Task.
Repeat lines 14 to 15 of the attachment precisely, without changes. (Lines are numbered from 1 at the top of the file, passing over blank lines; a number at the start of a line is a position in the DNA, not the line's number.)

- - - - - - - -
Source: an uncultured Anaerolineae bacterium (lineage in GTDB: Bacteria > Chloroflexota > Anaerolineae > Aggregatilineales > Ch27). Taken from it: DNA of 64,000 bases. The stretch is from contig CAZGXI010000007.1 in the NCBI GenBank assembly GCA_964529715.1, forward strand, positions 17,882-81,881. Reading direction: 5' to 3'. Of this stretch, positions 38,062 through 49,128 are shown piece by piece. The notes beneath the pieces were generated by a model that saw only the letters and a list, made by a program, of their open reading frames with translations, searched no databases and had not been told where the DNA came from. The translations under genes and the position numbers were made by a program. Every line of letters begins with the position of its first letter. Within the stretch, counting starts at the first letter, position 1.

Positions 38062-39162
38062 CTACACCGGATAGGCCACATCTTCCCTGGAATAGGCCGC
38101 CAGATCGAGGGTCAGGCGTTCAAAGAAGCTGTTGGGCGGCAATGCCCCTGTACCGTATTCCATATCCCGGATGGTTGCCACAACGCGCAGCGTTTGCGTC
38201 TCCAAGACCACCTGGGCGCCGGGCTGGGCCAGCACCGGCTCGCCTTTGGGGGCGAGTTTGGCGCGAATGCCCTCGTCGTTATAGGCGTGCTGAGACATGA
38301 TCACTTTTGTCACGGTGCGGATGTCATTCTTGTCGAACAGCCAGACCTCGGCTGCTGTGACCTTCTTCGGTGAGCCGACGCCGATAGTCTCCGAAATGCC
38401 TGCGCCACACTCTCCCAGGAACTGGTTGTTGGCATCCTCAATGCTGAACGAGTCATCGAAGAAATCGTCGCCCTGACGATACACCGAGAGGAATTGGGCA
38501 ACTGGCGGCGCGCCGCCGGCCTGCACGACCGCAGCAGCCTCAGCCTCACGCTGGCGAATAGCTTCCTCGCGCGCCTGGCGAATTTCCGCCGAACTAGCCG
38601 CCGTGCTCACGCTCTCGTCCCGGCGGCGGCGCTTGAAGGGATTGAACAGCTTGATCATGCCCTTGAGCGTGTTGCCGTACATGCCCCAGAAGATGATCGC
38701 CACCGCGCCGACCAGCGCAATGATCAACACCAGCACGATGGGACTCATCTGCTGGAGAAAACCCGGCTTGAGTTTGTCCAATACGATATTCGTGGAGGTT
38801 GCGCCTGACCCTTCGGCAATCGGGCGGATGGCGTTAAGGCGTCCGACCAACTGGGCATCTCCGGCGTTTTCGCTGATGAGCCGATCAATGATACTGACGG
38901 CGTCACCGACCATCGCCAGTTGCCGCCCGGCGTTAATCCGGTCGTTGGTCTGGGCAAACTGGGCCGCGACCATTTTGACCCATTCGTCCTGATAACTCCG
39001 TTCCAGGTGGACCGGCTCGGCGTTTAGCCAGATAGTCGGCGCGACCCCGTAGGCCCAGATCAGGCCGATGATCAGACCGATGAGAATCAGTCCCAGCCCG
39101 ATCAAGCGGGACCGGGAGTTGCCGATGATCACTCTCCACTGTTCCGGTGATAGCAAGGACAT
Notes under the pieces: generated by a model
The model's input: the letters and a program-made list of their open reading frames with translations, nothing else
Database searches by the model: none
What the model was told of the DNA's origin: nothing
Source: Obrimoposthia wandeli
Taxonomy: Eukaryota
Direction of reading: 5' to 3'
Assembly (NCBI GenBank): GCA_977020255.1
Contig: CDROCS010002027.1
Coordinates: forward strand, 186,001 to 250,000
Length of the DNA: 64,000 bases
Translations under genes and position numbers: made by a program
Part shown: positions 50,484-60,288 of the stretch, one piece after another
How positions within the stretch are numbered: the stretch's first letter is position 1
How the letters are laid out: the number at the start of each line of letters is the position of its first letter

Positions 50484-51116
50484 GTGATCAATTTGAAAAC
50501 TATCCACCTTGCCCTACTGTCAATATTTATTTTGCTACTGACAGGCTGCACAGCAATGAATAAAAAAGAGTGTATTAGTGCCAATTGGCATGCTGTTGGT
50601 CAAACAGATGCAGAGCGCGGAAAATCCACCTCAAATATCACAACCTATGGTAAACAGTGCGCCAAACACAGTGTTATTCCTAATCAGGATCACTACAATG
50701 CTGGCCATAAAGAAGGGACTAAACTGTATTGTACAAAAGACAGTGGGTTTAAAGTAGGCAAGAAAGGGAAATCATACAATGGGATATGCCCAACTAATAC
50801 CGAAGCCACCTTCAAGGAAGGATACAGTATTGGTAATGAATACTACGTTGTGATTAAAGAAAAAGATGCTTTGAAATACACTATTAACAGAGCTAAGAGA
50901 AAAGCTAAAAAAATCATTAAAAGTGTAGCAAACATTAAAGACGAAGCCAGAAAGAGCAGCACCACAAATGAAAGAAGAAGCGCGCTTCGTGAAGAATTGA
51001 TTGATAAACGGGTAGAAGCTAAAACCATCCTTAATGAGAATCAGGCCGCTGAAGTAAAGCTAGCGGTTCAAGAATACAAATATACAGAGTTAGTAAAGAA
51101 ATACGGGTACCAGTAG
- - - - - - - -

39101 ATCAAGCGGGACCGGGAGTTGCCGATGATCACTCTCCACTGTTCCGGTGATAGCAAGGACAT
Notes under the pieces: generated by a model